Liposomal chemotherapy

If you have AML caused by treatment you’ve had for another cancer or related condition, or your doctor has identified changes in your bone marrow known as myelodysplasia-related changes, you may be offered a different type of chemotherapy to the one that’s usually used for induction and consolidation therapy, called ‘liposomal chemotherapy’. It’s given in the same way as standard chemotherapy – by intravenous (IV) infusion, into a large vein in your arm.

Liposomal chemotherapy is given over three days during your first course of induction therapy. Some patients will then have a few more days of treatment during subsequent courses of induction and consolidation therapy.

Remission after intensive treatment

Your doctors will measure how well you’ve responded to treatment. During treatment you’ll have blood tests to see if your blood looks normal and if your blood cell count is normal. You’ll then have another bone marrow sample taken, to see if this looks normal too. You’ll have other genetic tests, similar to the ones you had when you were diagnosed, to look for any changes treatment has caused.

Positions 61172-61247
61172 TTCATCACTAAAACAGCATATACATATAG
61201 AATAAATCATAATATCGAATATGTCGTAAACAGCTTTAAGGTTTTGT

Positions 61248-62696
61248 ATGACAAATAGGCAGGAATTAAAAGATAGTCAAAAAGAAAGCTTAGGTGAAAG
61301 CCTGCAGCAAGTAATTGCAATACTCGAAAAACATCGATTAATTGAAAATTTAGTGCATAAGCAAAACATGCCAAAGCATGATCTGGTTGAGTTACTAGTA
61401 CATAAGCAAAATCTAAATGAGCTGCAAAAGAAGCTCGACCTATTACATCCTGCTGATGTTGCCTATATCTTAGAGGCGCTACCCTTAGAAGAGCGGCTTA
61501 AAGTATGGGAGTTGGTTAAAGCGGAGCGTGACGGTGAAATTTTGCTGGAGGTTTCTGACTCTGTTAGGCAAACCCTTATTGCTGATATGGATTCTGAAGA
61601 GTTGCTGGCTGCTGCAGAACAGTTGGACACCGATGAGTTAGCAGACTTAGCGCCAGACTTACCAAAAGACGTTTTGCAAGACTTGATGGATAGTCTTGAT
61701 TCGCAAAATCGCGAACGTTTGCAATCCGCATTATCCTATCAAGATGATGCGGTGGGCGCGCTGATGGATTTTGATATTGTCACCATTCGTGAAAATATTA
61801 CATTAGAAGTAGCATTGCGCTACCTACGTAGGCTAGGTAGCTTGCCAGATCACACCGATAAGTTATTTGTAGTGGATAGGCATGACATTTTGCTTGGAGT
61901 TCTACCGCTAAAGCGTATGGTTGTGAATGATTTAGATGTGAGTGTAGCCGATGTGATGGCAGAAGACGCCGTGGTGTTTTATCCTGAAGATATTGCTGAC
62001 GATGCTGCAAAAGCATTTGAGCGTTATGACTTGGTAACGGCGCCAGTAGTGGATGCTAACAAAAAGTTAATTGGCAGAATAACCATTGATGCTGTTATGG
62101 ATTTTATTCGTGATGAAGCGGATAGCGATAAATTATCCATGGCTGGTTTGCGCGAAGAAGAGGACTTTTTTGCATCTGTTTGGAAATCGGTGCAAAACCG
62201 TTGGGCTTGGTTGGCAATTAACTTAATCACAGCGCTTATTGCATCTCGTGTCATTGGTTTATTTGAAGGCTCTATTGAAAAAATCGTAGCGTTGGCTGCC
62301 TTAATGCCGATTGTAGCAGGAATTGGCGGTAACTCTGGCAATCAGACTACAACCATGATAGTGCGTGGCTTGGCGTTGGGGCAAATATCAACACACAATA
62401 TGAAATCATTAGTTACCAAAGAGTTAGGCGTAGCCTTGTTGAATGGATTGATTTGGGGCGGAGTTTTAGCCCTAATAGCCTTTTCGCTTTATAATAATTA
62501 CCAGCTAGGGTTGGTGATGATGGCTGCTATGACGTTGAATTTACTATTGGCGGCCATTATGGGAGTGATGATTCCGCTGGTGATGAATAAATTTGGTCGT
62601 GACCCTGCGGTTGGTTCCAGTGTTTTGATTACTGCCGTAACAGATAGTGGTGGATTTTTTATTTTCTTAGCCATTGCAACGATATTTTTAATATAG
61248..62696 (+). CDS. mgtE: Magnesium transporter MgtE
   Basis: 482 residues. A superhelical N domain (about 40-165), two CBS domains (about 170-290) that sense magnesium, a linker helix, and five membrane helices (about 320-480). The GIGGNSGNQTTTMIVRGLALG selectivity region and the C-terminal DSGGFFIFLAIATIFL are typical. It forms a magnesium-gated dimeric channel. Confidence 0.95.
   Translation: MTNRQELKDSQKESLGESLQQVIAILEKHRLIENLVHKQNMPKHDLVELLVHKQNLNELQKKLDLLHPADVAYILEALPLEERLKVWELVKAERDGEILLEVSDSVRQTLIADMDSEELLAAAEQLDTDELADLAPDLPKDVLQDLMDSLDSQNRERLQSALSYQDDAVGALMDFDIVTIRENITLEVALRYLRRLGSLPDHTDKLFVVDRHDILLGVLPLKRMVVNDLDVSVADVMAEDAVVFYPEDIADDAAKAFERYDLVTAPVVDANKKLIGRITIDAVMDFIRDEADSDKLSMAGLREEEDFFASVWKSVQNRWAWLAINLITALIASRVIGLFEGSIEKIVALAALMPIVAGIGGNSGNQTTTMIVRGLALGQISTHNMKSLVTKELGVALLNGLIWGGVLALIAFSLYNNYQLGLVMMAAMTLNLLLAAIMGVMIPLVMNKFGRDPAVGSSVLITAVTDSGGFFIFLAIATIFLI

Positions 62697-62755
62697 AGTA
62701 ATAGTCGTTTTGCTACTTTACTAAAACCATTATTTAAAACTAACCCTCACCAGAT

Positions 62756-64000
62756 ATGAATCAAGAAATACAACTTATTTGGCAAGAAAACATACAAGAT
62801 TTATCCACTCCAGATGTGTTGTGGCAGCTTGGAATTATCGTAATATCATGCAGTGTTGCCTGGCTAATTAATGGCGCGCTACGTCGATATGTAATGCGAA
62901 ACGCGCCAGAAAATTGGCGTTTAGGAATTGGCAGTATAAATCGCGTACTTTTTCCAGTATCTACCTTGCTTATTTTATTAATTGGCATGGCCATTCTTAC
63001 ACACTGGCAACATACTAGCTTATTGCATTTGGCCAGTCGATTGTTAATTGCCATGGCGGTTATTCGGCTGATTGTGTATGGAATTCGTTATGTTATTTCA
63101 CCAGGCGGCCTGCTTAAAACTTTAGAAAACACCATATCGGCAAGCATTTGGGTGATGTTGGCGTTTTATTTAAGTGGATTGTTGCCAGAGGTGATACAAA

If your intensive treatment is a success, this is called remission. In remission, your bone marrow produces blood cells normally and you’ll have fewer than 5% of blast cells in your bone marrow. The DNA in your cells will also be back to normal.

If you have the FLT3 mutation, after achieving remission you’ll continue to take midostaurin on its own to help stop the cancer coming back.

Non-intensive treatment

Non-intensive treatment involves low doses of chemotherapy. Non-intensive treatment can be less effective in guaranteeing long term remission but it’s much less toxic. This may be a better option if you’re older or have other medical problems.